The Pet Shop Boys, Videos and Age

(Originally submitted for FT a while back, and now posted here with Tom’s encouragement given FT’s change in emphasis)

One of my indulgences — I call them that these days, whatever music or DVD purchases I might happen to make, though they feel less like I’m getting out of some sort of purgatory as they are giving me the keys to a kingdom of sound and space and visuals and so forth — in recent weeks was the Pet Shop Boys’ PopArt DVD. It had what I might particularly enjoy on a DVD — a separate commentary track — but it also had all the videos to prompt a commentary track in the first place, always a good thing.

Though I sorta partially in a way grew up with music videos in their first mass-awareness blush — I didn’t actually have MTV until 1985 but I had seen various efforts here and there — the Pet Shop Boys were actually a group that I rarely saw anything by. I remember the “West End Girls” video a couple of times and that’s really about it. I had seen the earlier video collection for Discography many years ago thanks to a friend — one who had also written a detailed study of the video imagery for a college class and who specifically brought up the idea that the two members were gay, something I honestly never once thought of at the time. It was not an unpleasant surprise but it was a bemusing idea nonetheless, something that I puzzled over specifically because I never heard or said anything from the band on that point — and in ways that could be how I first got to grips with the idea of hiding things in plain sight, as well as the idea that one might not have to say something at all to just be what one is or wants to be. That past instance and viewing aside, thanks to the DVD essentially this was the first time I could finally all of these videos in a heap up through the ones from the Release album, and I was interested in at last seeing some of these things that I had heard so much about, or seeing if my one-time-only memories held up.

But I heard them all the time during the time of their mid- to late-eighties American radio domination, of course — and that was the point. In ways they were my last particular ‘discovered through the radio’ group in terms of active pop radio listening — after that was a year’s abeyance in favor of reading and movies and the occasional record buy, my ye olde classic rock phase punctured with occasional top 40 realizations and then when I got to UCLA in 1988 the music press, college radio and further bursts of MTV took care of the rest. My memories of my particular fascinations at the time of the Pet Shop Boys’ breakthrough are very mainstream in musical terms — Robert Palmer was huge, Falco was all over the place, I?m sure there were other things that escape my brain from early 1986. And I don’t know if the band were alien or strange or some sort of new gateway to something that I had never appreciated before — Neil Tennant and Chris Lowe might have been, but I think to me the idea of synths and beats and all that was already so well ingrained that I sensed continuum rather than opposition, something which I’m sure the two of them would have approved of greatly. What I was able to further pick up on then — I think, my memories and dreams are so lost in fog now that I probably just read back into things — was that there was a sense of shimmering drama at their best, really wound up tight and let loose. “It’s a Sin” was all over the radio at the same time Def Leppard were equally everywhere thanks to the monstrously beautiful sculpture that is Hysteria, and the two were really related, glam-influenced away-from-the-beautiful-people-and/or-London UK music obsessives who drew on their inspirations specifically to conquer them. Slam up “It’s a Sin” or “One More Chance” or “I Want to Wake Up” from Actually next to “Gods of War” or “Rocket” or “Pour Some Sugar on Me” and the effect is transcendence in an echo chamber light years across, hotwired energyflash in ways often now displaced or hovering on fringes. And “Kings Cross” and “Hysteria”? There?s your power ballads right there, or should I say “It Couldn’t Happen Here” and “Love Bites” or something.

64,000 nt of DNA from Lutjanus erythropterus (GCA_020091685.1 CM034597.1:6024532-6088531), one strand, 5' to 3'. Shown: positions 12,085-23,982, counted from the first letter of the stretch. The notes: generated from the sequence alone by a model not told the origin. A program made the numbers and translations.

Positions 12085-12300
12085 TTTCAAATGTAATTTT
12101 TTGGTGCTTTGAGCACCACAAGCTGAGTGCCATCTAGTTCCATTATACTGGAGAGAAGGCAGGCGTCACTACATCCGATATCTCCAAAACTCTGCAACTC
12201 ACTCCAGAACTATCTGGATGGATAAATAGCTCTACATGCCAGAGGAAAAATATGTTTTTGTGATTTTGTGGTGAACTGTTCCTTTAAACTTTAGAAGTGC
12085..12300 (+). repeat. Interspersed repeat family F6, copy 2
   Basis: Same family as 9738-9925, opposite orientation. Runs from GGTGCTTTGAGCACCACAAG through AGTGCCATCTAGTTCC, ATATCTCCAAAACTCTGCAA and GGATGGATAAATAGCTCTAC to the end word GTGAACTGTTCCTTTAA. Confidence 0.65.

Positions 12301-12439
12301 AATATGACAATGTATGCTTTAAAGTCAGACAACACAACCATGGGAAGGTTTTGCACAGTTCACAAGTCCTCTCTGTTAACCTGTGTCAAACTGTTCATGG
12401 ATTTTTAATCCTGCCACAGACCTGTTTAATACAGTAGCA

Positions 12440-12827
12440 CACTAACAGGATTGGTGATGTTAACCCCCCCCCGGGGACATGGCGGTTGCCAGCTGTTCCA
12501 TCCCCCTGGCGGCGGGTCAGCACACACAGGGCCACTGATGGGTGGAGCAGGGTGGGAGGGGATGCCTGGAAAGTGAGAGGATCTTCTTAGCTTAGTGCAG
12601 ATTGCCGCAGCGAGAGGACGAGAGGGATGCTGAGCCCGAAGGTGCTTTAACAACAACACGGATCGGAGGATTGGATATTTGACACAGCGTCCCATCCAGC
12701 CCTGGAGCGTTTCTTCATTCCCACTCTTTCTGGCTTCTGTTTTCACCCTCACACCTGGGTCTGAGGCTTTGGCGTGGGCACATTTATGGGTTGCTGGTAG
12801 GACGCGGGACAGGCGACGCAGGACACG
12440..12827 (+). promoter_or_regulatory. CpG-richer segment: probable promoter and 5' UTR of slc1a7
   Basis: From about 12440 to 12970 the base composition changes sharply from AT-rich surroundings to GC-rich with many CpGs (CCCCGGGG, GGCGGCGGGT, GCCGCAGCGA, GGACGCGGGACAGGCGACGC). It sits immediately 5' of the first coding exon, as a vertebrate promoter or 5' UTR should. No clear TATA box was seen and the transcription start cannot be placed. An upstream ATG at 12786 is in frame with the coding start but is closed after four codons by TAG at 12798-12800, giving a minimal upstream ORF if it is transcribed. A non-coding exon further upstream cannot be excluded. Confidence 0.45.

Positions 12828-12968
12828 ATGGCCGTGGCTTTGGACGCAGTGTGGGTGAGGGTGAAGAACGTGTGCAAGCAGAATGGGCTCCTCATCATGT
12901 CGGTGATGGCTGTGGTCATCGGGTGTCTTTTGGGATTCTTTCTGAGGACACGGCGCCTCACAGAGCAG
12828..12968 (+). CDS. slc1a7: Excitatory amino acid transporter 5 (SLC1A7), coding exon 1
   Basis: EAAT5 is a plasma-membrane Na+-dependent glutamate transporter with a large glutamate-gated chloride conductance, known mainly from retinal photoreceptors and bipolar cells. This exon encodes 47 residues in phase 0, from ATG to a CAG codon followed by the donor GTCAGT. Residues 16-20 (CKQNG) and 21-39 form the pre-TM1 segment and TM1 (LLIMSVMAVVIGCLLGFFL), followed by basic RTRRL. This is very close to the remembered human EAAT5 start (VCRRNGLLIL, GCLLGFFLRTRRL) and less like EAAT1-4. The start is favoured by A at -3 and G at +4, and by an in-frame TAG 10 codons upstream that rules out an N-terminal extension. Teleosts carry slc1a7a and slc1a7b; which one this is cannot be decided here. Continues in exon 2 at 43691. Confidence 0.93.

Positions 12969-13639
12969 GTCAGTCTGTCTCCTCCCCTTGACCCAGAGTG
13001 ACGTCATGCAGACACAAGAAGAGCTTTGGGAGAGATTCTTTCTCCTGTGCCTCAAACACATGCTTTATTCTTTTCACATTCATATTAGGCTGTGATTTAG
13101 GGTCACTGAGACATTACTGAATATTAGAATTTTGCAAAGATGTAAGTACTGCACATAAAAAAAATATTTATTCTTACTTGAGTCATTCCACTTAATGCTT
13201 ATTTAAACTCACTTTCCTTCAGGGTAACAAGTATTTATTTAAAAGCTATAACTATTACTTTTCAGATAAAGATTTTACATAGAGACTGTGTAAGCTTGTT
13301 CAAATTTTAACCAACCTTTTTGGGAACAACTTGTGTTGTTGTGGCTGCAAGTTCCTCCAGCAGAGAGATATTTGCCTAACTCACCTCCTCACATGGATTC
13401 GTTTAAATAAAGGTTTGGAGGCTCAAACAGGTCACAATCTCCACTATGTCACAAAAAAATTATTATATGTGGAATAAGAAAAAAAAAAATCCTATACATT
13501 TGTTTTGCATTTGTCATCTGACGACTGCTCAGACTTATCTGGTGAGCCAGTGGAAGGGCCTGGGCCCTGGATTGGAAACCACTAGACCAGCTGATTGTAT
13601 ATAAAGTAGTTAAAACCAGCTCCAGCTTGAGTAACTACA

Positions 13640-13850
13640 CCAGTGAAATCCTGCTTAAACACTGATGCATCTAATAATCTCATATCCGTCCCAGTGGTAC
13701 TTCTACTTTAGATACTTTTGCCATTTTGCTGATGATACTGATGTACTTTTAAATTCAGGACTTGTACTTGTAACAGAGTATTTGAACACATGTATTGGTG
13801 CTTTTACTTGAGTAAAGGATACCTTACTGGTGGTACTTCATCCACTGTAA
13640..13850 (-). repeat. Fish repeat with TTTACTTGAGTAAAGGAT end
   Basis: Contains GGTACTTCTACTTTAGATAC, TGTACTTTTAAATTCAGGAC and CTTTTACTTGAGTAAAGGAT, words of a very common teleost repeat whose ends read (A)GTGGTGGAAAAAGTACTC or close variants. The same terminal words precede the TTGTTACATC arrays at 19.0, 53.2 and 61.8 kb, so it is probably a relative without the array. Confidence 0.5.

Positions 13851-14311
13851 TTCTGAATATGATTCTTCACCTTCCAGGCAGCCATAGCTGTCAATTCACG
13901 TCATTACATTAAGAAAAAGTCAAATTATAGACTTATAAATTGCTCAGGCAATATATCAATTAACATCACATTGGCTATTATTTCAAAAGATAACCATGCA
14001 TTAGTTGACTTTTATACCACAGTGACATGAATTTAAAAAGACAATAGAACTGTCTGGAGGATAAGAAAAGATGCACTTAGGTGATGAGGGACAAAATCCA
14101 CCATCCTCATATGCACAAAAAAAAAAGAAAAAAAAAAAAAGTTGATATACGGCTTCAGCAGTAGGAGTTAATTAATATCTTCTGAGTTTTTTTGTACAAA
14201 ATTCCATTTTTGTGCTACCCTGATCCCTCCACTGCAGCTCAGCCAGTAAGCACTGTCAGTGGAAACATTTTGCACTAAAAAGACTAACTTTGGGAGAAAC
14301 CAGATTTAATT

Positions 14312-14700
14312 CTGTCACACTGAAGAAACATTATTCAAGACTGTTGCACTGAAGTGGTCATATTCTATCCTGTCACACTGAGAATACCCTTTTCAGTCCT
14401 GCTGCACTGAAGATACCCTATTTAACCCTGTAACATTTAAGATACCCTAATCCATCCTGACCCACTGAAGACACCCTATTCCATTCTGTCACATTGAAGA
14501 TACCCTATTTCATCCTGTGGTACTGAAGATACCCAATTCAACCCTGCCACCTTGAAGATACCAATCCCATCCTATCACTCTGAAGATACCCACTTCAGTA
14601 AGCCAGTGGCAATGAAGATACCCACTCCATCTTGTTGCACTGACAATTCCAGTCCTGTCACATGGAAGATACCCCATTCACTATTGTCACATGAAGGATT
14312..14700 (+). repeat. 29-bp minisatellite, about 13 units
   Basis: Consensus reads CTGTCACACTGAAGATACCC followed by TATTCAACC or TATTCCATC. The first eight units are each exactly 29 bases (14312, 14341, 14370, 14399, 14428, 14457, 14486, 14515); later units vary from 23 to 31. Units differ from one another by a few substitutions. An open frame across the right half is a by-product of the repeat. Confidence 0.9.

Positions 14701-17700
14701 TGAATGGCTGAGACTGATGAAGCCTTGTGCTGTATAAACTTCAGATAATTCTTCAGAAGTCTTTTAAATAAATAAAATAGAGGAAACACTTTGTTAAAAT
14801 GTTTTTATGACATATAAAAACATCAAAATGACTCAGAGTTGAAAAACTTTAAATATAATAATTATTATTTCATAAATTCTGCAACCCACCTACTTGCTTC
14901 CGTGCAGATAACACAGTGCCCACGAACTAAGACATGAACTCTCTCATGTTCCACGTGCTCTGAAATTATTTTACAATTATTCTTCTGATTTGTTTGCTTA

Still have never seen the band live — when they played LA in 1991 for the Behaviour tour I had the unfortunate luck to be out of town that week, and reading something like Pet Shop Boys Versus America and the report that it was one of their best shows, well, I have regrets. And that was in ways the last time they were a major event I knew about beyond my own sphere here, because they never really got close to the pop charts much again, their followup tours were for the faithful and while well attended weren?t talked about, their albums did get released over here but there we are, even while they were still scoring an impressive string of hits in the UK and elsewhere, which is well deserved. I followed the music as a fan still but everything had retreated from me, to the point where it was one of many other appreciations and completions, the familiar state for the music fanatic who has to choose his or her battles carefully.